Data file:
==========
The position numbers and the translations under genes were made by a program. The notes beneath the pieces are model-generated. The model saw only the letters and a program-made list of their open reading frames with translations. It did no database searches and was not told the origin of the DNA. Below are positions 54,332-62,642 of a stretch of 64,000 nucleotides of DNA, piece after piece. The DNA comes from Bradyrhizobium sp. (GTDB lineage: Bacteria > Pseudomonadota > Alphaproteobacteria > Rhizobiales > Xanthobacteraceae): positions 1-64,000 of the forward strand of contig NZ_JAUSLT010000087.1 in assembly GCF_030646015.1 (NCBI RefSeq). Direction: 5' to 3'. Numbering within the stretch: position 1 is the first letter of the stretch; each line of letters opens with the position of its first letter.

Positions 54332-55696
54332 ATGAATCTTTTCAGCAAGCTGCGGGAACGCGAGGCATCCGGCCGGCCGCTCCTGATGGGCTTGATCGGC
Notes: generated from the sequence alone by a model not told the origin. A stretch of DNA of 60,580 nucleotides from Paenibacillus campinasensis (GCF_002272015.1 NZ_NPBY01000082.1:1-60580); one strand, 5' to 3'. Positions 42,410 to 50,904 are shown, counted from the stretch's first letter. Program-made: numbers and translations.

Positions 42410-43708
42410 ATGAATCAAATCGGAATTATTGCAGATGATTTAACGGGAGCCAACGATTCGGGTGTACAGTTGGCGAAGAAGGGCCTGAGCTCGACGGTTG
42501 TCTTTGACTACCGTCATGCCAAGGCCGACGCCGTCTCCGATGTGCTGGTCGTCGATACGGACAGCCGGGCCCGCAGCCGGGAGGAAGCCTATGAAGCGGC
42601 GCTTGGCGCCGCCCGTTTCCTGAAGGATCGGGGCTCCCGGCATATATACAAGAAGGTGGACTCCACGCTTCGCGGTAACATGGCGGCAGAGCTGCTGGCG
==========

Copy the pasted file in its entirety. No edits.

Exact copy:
The position numbers and the translations under genes were made by a program. The notes beneath the pieces are model-generated. The model saw only the letters and a program-made list of their open reading frames with translations. It did no database searches and was not told the origin of the DNA. Below are positions 54,332-62,642 of a stretch of 64,000 nucleotides of DNA, piece after piece. The DNA comes from Bradyrhizobium sp. (GTDB lineage: Bacteria > Pseudomonadota > Alphaproteobacteria > Rhizobiales > Xanthobacteraceae): positions 1-64,000 of the forward strand of contig NZ_JAUSLT010000087.1 in assembly GCF_030646015.1 (NCBI RefSeq). Direction: 5' to 3'. Numbering within the stretch: position 1 is the first letter of the stretch; each line of letters opens with the position of its first letter.

Positions 54332-55696
54332 ATGAATCTTTTCAGCAAGCTGCGGGAACGCGAGGCATCCGGCCGGCCGCTCCTGATGGGCTTGATCGGC
Notes: generated from the sequence alone by a model not told the origin. A stretch of DNA of 60,580 nucleotides from Paenibacillus campinasensis (GCF_002272015.1 NZ_NPBY01000082.1:1-60580); one strand, 5' to 3'. Positions 42,410 to 50,904 are shown, counted from the stretch's first letter. Program-made: numbers and translations.

Positions 42410-43708
42410 ATGAATCAAATCGGAATTATTGCAGATGATTTAACGGGAGCCAACGATTCGGGTGTACAGTTGGCGAAGAAGGGCCTGAGCTCGACGGTTG
42501 TCTTTGACTACCGTCATGCCAAGGCCGACGCCGTCTCCGATGTGCTGGTCGTCGATACGGACAGCCGGGCCCGCAGCCGGGAGGAAGCCTATGAAGCGGC
42601 GCTTGGCGCCGCCCGTTTCCTGAAGGATCGGGGCTCCCGGCATATATACAAGAAGGTGGACTCCACGCTTCGCGGTAACATGGCGGCAGAGCTGCTGGCG